Supporting your child after molestation

Karen Kay Imagawa, MD, shares advice for parents on the best methods for supporting your child after he or she has been molested
Advice For Supporting Your Child After Molestation
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Supporting your child after molestation

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Families often wonder, after their child has been molested or they hear that their child has been molested, "How can they best support their child?" The best thing you can do is to believe your child. Studies have shown that children who have the best outcomes, after molestation, are those that were believed. Particularly, by somebody close to them. So, their mom, their dad, their family members. So, the best advice that I can give you is "Believe your child." In addition, I know it's difficult, you're like "Okay, what do we do now that we know this? Do we need to hide it from people? Do we talk to people? What do we do?" Trying to have as much of your routine daily life, as much as possible. And, I know that's sometimes difficult. Because, you're constantly worrying about your child, But, as much as possible keep the daily routines as they are. Keep the structure of the household as they are. Move things along as you would normally. And not making "it" the primary focus of what is happening. Now, what you will find is particularly with younger children, sometimes are preschool children. their way of coping with it is just to tell people. So, you maybe out at the park or church or whatever, and suddenly your little one is talking about "Oh, Johny did such and such to me." And, it can be embarrassing. But, again, just realize in that this is part of their coping skills. And, maybe just distracting them. Starting to talk about something else. But, not punishing them for expressing what they need to express. So, again, just to remember, believe your children and support your children.

Karen Kay Imagawa, MD, shares advice for parents on the best methods for supporting your child after he or she has been molested

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Karen Kay Imagawa, MD

Director of the Audrey Hepburn CARES Center, Children's Hospital Los Angeles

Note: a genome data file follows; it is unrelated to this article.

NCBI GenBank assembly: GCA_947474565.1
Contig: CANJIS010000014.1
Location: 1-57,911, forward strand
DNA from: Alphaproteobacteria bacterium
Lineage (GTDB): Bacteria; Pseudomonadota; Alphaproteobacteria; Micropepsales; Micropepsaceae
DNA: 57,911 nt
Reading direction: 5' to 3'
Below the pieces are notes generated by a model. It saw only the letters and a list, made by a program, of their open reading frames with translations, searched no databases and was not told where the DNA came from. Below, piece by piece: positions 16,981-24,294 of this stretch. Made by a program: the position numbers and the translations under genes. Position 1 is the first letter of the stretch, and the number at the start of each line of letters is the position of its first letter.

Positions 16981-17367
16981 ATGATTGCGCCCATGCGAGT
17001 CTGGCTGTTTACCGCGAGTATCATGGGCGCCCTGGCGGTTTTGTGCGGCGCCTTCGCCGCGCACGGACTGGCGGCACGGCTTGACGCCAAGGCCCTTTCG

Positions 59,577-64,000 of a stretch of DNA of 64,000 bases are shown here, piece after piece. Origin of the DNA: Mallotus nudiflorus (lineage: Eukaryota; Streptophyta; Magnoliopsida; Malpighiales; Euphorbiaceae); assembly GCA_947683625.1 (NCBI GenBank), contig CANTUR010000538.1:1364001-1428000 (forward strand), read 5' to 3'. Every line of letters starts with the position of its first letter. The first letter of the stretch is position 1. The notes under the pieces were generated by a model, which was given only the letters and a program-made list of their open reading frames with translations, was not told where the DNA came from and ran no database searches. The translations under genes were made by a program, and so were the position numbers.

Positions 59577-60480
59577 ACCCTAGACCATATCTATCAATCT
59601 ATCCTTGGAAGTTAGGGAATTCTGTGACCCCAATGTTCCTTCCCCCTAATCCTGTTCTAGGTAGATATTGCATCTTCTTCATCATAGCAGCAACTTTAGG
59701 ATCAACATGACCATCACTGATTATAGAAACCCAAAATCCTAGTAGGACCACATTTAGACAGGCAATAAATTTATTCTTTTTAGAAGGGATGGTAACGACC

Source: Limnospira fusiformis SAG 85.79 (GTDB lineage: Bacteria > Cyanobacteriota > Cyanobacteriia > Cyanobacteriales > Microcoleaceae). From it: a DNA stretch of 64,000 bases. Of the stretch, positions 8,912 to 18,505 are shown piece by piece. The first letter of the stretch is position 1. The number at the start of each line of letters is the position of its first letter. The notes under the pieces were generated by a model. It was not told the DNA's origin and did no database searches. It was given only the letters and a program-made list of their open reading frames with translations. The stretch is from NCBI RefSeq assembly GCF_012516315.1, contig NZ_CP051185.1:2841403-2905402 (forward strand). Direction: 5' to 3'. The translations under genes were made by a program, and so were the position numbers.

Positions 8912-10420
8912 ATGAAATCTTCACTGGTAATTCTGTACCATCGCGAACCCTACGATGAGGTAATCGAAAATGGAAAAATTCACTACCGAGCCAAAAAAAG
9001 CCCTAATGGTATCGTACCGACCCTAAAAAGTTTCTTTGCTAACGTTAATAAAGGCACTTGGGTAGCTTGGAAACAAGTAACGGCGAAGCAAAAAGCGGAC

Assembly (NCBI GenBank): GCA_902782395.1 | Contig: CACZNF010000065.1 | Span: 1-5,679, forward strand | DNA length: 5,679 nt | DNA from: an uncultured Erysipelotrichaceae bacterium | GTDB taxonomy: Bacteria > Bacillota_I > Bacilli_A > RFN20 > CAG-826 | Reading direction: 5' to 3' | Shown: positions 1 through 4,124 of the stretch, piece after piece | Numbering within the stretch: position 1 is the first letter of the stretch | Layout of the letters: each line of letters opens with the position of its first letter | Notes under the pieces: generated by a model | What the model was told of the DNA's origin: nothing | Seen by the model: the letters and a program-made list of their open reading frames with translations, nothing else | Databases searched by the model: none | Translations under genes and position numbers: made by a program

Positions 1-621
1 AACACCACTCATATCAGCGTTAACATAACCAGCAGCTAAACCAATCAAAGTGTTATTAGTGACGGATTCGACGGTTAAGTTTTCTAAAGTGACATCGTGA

Karen Kay Imagawa, MD: Director, Audrey Hepburn CARES Center, Director, Developmental-Behavioral Pediatrics Program, Division of General Pediatrics; Children's Hospital Los Angeles. Karen Kay Imagawa, MD, is also the Assistant Professor of Pediatrics at USC’s Keck School of Medicine and is a full-time attending within the Department of Pediatrics, Division of General Pediatrics, at Children’s Hospital Los Angeles (CHLA). She received her medical degree at the University of California, Los Angeles, and is board certified in General Pediatrics, Developmental-Behavioral Pediatrics, and Child Abuse Pediatrics.  Dr. Imagawa has made significant contributions to program development at CHLA: She is currently the Director of the Joint General Pediatrics – USC University Center for Excellence in Developmental Disabilities (UCEDD) Developmental-Behavioral Pediatrics Program ,expanding the program to its current position with the largest number of board-certified developmental-behavioral pediatricians (7) in a Southern California program, and was integral in establishing the ACGME accredited Developmental-Behavioral Pediatrics Fellowship program at CHLA . Dr. Imagawa is also one of the founders and the Director of the Audrey Hepburn CARES Center at CHLA, a multifaceted interdisciplinary child protection center involving evaluation, treatment, prevention, education and research in the field of child maltreatment.  Dr. Imagawa is a court appointed expert (730 paneled expert in both Criminal and Dependency Court) in the field of child abuse, and was actively involved in the development of the Foster Care Hub at CHLA, one of seven designated Hubs in Los Angeles County that were initially established to provide forensic, medical, and mental health screenings for newly detained children entering the foster care system.  She previously served on the advisory group for The California Medical Training Centers formulating standardized training in child abuse, and collaborated on a task force to develop standards at the state level for mental health care for child victims of trauma. She is a medical consultant for the Inter-agency Council on Child Abuse and Neglect (ICAN – the official county agency which coordinates the development of services for the prevention, identification and treatment of child abuse and neglect), having participated in various medical task forces establishing protocols and best practice standards for the evaluation and treatment of suspected victims of child abuse, included those with developmental disabilities. Dr. Imagawa’s strength as a clinical educator is also seen in her dedication to education and training. She has been invited to participate in numerous speaking engagements, as well as requests from the media and entertainment industry, involving a variety of topics in the fields of child abuse and/or developmental-behavioral pediatrics. 

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